Casing at the Bat

Uni Watch has no great love for the Florida Marlins, what with the teal motif and those awful black jerseys with the ridiculously clunky lettering (have you noticed they can barely fit Todd Hollandsworth's name on his back?). Still, their post-season run has provided a gratifyingly high-profile showcase for outfielder Juan Pierre, who's single-handedly preserving a little-noted old-school uniform style: He's the only current big leaguer to wear his cap under his batting helmet while hitting.

In baseball's early days, of course, there were no batting helmets, so all players wore their caps in the batter's box. When helmets were introduced in the 1950s, many players simply wore them atop their caps. It's not clear exactly when or why the stacked cap/helmet style began to wane, but the most common explanation Uni Watch has heard is that caps were less comfortable when worn beneath earflap helmets. Photographic evidence does seem to confirm that the rise of helmet earflaps—which were introduced in 1964, became increasingly popular in the 1970s, and were made mandatory for new players in 1983—roughly corresponds with the decline of the cap/helmet combo.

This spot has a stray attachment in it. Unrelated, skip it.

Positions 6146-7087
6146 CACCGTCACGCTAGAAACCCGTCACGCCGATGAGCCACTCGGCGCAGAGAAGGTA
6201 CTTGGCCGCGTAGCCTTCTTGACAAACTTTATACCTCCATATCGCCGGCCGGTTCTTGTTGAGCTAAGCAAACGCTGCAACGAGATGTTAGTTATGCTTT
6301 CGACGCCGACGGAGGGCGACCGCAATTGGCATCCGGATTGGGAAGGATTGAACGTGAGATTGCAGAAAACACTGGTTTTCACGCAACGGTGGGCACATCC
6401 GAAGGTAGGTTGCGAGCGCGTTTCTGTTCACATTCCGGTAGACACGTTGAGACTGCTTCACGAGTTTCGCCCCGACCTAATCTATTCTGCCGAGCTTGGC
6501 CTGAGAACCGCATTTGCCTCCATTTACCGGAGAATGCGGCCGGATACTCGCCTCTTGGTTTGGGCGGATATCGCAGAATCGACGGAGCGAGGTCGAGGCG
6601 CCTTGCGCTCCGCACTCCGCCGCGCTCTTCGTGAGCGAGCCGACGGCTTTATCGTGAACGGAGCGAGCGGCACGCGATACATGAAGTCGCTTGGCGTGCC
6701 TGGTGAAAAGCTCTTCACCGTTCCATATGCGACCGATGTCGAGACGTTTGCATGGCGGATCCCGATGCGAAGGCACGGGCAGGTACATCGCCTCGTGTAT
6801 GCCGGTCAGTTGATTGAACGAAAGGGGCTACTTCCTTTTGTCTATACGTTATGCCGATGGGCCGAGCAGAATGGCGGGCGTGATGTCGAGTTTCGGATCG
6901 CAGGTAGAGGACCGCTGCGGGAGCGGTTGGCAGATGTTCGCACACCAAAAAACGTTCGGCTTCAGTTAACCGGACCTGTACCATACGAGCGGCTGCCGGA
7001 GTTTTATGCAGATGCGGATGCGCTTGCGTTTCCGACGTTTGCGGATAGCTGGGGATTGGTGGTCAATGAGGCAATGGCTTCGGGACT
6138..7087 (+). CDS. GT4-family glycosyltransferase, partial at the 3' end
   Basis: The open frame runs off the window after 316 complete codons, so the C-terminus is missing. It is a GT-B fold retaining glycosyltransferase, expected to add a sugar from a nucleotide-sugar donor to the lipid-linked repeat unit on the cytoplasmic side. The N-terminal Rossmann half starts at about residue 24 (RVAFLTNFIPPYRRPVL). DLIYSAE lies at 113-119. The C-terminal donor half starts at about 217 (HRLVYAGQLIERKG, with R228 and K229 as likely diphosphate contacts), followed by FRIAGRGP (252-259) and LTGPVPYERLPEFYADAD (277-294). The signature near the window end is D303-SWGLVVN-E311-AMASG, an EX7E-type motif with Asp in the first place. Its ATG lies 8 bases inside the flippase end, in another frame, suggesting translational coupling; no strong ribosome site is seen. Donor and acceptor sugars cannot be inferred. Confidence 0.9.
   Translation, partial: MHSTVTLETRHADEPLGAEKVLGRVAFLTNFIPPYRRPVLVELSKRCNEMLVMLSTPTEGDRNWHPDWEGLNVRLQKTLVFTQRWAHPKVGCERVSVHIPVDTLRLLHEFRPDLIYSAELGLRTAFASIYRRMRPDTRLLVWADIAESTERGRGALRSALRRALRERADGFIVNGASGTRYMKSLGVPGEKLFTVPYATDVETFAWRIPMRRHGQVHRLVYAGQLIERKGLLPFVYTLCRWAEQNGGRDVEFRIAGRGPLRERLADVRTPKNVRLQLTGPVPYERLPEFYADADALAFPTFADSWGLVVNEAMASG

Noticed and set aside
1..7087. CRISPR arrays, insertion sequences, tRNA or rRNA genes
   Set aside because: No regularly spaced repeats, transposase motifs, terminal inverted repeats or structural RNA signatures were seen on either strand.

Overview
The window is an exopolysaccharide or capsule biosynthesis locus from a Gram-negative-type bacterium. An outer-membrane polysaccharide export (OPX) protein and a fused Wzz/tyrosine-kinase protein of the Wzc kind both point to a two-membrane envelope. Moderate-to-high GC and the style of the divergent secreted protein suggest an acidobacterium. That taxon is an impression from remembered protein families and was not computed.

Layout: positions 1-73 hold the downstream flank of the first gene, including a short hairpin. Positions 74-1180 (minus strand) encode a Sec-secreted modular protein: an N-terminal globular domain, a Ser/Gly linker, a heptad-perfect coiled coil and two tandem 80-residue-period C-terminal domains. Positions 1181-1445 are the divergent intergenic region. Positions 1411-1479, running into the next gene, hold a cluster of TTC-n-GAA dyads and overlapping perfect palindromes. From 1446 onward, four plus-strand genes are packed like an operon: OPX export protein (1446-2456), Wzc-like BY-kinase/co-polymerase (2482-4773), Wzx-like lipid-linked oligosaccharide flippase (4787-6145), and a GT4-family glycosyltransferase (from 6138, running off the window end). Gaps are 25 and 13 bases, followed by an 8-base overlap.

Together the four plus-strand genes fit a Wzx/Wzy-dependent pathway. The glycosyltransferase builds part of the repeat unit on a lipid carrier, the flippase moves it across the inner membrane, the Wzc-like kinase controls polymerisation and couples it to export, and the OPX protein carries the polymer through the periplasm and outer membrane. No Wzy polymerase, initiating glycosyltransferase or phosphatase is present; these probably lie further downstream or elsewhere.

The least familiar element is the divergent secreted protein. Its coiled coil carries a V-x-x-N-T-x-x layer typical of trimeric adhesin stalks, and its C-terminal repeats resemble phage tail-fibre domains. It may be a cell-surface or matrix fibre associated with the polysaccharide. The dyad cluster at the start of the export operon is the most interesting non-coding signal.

In any case, the last big-name player to wear his cap beneath his helmet was Eddie Murray (also one of the last non-earflap hitters, thereby reinforcing that hypothesis). After he retired in 1997, the next and seemingly final custodian of the stacked style was journeyman infielder Kurt Abbott, who last played in 2001. Fortunately, that's when Pierre became an everyday player.

Pierre's motivation may be more practical than stylistic: He has the smallest noggin in the majors (teammates call him "Peanut Head") and may simply need the cap to serve as an extra layer to keep his helmet securely in place. Repeated inquiries on this point to the Marlins PR department were unavailing, but it's worth noting that Pierre is also among the last players to wear genuine stirrups, making him a throwback literally from head to toe. Alas, his career has so far been spent with two of the game's most aesthetically challenged franchises—the Marlins and the Rockies—where his traditionalist look has largely gone to waste. Quick, trade this guy to the Dodgers, Red Sox, or Tigers, where his good taste can finally be put to good use.

 
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